Saving lives by increasing tax on tobacco products

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Myanmar recorded an estimated 69,554 new cancer cases, with 51,059 people dying of the disease, in 2018. Not only has the figure risen steadily since, but it has also been predicted that cancer deaths will increase by over two-thirds by 2030.
Therefore, awareness needs to be raised among the people of Myanmar about cancer to help them understand the harmful effects of tobacco and betel use, the early signs of cancer, and the need to seek proper medical advice at an early stage.
If one does not know the early warning signs, the value of early intervention, or the risks of smoking or chewing betel, one’s behaviour will not change.
Among Myanmar men, the most prevalent forms of cancer are lung and oral cancer, which are linked to smoking and chewing of betel nut.
According to surveys, smoking and tobacco use, including chewing of betel quid, had increased from 4.9 per cent in 2007 to 8.3 per cent in 2016 in the 13-15 age group.
Over 12 billion rolls of cigarettes are consumed in Myanmar every year.
According to one research, 85 per cent of betel quid chewers prefer tobacco-added quid. Moreover, signs of oral cancer development can be found in 8.5 per cent of the chewers. Similarly, a joint research conducted by Japanese experts and the Myanmar Dental Association in Mawlamyine and Hpa-an in 2015-2016 had showed that 7.6 per cent of chewers had signs of oral cancer growth. If not properly treated in the early stages, they could develop into full-blown cancer.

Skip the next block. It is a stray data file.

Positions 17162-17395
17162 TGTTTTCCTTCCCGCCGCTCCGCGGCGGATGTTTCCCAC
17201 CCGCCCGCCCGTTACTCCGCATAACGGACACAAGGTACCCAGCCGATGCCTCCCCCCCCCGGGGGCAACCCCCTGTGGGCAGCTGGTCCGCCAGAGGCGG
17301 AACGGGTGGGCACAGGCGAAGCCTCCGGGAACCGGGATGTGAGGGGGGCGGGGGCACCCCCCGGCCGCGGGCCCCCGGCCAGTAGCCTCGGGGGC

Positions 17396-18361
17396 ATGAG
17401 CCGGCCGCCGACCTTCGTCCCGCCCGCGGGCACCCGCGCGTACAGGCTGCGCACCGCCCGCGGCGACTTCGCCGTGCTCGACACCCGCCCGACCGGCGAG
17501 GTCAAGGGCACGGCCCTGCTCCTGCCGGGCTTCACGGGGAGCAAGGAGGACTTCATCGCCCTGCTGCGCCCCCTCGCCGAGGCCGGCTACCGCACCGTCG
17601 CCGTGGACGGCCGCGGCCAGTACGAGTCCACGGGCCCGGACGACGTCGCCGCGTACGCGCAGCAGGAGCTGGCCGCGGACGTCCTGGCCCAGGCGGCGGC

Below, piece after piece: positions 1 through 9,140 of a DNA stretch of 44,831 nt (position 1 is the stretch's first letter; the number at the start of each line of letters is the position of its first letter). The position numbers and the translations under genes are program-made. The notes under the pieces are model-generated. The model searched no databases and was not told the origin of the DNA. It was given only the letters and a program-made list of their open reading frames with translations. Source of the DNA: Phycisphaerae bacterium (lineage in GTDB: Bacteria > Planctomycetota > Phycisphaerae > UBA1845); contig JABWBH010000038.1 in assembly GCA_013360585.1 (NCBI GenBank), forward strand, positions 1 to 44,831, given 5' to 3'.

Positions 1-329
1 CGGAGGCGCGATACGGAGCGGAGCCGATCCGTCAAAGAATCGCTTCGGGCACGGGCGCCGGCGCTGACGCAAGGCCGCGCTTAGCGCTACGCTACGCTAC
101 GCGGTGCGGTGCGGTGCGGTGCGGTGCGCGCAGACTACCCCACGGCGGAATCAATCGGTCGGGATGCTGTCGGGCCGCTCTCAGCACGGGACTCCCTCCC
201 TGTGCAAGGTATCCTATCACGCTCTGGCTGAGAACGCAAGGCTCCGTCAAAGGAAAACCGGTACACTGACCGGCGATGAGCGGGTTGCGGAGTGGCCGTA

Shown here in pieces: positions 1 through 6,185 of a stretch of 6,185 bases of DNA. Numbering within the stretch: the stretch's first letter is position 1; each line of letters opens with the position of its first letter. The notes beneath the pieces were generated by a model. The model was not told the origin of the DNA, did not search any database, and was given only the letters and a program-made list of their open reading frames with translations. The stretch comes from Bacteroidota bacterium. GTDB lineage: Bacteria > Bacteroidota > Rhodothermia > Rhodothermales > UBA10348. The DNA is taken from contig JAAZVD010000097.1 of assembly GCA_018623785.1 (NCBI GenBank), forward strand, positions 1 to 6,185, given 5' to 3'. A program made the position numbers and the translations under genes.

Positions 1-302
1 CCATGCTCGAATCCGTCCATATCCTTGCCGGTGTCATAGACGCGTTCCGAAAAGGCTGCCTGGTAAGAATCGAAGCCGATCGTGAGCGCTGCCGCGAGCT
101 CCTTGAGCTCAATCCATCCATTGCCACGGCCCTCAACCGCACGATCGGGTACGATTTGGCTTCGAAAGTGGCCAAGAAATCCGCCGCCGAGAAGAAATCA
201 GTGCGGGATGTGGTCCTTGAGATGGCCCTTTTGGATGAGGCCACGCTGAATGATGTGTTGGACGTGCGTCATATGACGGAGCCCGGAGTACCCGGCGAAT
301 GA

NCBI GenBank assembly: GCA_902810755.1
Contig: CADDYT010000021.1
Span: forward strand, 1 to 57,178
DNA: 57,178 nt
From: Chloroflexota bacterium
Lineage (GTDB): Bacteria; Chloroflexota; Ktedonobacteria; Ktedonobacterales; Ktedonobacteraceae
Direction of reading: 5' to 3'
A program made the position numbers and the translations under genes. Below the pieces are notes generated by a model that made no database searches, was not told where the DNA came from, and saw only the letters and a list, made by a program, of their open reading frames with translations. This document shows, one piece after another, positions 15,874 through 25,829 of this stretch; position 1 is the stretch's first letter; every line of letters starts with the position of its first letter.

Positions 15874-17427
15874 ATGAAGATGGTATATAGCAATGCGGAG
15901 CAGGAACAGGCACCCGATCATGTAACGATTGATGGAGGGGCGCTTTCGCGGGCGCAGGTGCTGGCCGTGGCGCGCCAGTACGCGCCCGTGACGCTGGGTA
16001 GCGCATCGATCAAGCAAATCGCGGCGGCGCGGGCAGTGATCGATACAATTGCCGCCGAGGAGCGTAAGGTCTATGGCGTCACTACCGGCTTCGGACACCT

These figures show the extent of the cancer problem in Myanmar. The cancer development rate among people who chew betel quid with added tobacco is 29 times higher than among non-chewers and six times higher than among tobacco-free chewers.
The situation has raised alarm and led to calls for taxation on tobacco and related products, along the lines practiced in other countries, to control the increasing rate of throat and oral cancers caused by chewing betel quid.
Increased taxes on cigarettes, tobacco, and alcohol in neighboring countries have resulted in reduction in the use of these tobacco-related substances.
The current taxation on tobacco and tobacco-related products has shown that it is not effective in controlling the disease. Therefore, the time has come to draw up strategic plans for higher taxes on tobacco and other carcinogenic products. A tax on such products should be incorporated into health policies. We must not forget that cancer is a major, but preventable threat affecting the lives of our people.

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